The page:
Does Peru have llamas?

If you happened to be my boyfriend, and happened to be in on this particular joke, this is where you Vicunaswould reply, in a high-pitched voice: “Peru has hella llamas!” If you’d like, you can try saying it aloud. In fact, I’d prefer if you would.

There. Isn’t it better to interact rather than read passively.

But back to the llamas. We did, in fact, see a couple dozen or so. Or rather, we saw a couple dozen llamas, alpacas, and vicuñas–the latter running wild across the high-altitude plateaus on our approach to Colca Canyon (site of my first, and thankfully only bout of food poisoning thanks to a dish of trucha with passionfruit sauce, but more on that later). More than that, though, llamas are a talisman, a metaphor for Peru, a solid presence even when they aren’t in fact present. They’re on many menus. (Yes, they eat them, an the ancient Incas used to sacrifice them as well. Black ones, at least.) Every hustler eagerly engaged in the act of hustling gringos insists that every item of their merchandise is made from baby alpaca. I’m pretty sure I heard one sweet-looking old lady insists that a set of shotglasses was made from baby alpaca. That may be an ever so slight exaggeration, but after spending three weeks with people constantly yelling at you and waving products in your face, well, it tends to have a cynical effect on you after awhile. Toward the end of week two, I almost yelled at an old woman selling fried dough on the side of the street for stealing two soles from me. (That’s about the equivalent of 80 cents, but it was the last in a series of mostly petty thiefs and my temper was decidedly on edge.)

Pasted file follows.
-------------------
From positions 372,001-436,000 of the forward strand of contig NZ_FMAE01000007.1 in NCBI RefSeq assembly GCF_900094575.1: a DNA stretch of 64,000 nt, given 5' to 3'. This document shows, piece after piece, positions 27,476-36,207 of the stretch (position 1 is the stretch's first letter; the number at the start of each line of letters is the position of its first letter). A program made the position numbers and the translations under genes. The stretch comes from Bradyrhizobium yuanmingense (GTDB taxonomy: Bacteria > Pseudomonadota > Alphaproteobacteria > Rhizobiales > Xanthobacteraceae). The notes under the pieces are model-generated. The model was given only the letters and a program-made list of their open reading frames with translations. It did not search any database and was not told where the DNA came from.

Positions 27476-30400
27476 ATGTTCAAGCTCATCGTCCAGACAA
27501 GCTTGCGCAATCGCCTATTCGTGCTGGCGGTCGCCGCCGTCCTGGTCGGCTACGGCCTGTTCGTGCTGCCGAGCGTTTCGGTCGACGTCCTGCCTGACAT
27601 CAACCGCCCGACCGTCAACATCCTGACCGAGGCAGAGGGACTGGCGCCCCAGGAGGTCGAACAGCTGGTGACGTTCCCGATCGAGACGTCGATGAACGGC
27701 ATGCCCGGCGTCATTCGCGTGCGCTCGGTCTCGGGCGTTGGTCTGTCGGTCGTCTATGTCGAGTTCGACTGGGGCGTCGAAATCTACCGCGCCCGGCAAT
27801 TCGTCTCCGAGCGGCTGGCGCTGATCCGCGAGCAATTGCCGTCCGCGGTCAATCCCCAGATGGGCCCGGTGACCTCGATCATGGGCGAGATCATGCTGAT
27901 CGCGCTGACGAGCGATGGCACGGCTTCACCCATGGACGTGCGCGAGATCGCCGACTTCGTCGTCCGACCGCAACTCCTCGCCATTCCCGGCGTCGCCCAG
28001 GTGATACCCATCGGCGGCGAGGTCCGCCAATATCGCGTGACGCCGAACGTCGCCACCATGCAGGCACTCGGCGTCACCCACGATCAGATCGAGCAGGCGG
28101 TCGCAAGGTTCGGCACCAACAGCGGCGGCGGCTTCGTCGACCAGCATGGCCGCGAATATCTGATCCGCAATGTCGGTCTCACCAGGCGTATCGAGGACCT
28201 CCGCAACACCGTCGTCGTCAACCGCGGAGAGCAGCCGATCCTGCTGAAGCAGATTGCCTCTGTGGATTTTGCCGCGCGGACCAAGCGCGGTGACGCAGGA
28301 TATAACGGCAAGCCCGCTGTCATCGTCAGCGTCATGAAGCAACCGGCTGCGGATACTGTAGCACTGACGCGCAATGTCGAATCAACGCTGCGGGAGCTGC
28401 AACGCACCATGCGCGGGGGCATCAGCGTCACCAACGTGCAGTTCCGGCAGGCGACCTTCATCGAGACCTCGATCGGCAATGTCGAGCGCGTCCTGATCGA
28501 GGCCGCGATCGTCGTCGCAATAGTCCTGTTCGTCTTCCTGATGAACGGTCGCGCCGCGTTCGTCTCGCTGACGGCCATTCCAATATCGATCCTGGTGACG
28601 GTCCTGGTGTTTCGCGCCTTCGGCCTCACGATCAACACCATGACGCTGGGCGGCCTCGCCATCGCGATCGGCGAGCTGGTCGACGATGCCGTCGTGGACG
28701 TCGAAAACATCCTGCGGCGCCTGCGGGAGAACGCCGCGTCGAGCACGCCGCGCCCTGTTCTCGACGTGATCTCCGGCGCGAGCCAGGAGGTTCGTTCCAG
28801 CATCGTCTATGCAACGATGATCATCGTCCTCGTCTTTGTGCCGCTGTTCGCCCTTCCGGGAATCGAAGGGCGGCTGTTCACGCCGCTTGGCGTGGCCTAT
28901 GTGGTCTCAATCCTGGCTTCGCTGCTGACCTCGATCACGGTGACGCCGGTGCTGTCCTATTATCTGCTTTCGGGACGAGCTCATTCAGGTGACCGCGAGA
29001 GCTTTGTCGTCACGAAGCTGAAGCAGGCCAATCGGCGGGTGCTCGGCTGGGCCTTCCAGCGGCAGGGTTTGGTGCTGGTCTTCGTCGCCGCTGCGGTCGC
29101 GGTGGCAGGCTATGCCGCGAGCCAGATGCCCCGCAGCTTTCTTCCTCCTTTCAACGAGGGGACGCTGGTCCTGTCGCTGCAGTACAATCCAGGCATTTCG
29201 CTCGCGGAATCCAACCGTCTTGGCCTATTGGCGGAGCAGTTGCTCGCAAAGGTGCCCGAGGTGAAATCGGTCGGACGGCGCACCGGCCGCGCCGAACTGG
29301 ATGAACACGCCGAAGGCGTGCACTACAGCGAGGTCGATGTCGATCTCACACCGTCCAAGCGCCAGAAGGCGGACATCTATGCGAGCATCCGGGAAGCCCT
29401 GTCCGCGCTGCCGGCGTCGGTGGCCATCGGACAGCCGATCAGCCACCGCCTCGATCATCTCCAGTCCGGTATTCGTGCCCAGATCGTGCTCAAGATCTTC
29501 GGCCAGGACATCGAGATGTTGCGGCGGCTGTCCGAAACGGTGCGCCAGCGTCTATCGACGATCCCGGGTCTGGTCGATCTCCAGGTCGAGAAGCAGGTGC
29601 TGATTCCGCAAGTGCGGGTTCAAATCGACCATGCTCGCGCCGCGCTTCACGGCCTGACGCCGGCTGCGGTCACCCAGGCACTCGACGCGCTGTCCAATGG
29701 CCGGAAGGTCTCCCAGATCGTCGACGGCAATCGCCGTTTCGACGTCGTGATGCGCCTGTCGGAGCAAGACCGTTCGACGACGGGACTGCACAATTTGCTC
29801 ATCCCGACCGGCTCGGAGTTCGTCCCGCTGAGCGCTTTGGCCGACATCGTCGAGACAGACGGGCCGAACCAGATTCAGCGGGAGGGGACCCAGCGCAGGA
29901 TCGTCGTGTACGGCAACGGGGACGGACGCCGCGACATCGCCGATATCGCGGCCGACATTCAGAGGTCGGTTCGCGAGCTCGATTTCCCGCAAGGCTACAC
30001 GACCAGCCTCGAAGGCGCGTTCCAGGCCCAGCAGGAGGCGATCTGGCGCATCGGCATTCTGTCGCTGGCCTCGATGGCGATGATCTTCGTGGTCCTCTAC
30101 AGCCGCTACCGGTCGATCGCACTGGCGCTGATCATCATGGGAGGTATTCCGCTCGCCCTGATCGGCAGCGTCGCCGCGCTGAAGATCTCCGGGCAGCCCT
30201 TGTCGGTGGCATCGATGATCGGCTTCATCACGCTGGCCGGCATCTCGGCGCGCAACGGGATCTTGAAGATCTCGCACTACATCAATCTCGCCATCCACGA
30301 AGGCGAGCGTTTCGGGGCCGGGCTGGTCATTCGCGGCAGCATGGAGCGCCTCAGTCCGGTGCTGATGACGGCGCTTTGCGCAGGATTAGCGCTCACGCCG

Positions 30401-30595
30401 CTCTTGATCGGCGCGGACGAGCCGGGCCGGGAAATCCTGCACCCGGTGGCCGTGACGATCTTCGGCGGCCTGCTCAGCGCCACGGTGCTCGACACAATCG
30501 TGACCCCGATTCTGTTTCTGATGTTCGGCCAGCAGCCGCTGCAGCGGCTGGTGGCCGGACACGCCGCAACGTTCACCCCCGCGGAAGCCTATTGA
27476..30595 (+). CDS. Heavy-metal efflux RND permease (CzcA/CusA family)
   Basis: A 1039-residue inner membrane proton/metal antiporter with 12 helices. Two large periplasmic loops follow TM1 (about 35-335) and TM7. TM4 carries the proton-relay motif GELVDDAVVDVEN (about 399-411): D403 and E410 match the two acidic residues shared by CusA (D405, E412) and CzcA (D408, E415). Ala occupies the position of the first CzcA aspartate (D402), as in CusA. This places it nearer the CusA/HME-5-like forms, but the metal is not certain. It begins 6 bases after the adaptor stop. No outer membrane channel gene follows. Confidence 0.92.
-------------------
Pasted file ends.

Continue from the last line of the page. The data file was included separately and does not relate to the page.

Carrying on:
I took notes every day of the trip, which was essential because we moved around so quickly and frequently that without the notes I’m not sure I would have known which city I was in, or which I was traveling toward. I don’t intend to post the entire contents of these notes here, mostly on account of the fact that they’re brisk scribbles intended to document rather than enlighten or entertain. But I’ll try to cull through the Spanglish wreckage for something valuable, or at the very least shiny and interesting.

This was my first entry, made as soon as we arrived at the hostel in Iquitos, which is the largest city in the world accessible only by boat or plane:

After flying (getting into Lima at 12:30 a.m., “sleep” in airport until 5:30 a.m. flight to Iquitos) these are the things I am presently concerned about–

world peace


the newspaper

my book

the smell of cinnamon rolls at a stand in the airport


the fact that I look exactly the way I feel

Iquitos is hot. Muggy hot–not desert hot. Like it wants you to know that all the moisture in the world can’t save you. We paid a mototaxi 10 soles to take us to the hostel and, as far as an introduction to Iquitos is concerned, I’d say a mototaxi is about perfect.

Mototaxis are like rickshaws rigged onto motorcycles. They don’t go very fast, despite the derivers’ best efforts and everywhere you go in Iquitos there’s the silly, mad rev of those tiny engines and honking and bickering among the drivers. Our driver called a truck driver a babosa for honking at him.

Many of the mototaxis have graffiti on them–skulls, names of couples, Batman–all in a very elementary artistic style.

Before we’d even reached the hostel at 8:30 a.m. we were covered in about three layers of sweat and grime. It reminded me of Morocco–the overwhelming sense of not understanding what is going on, the unbearable heat.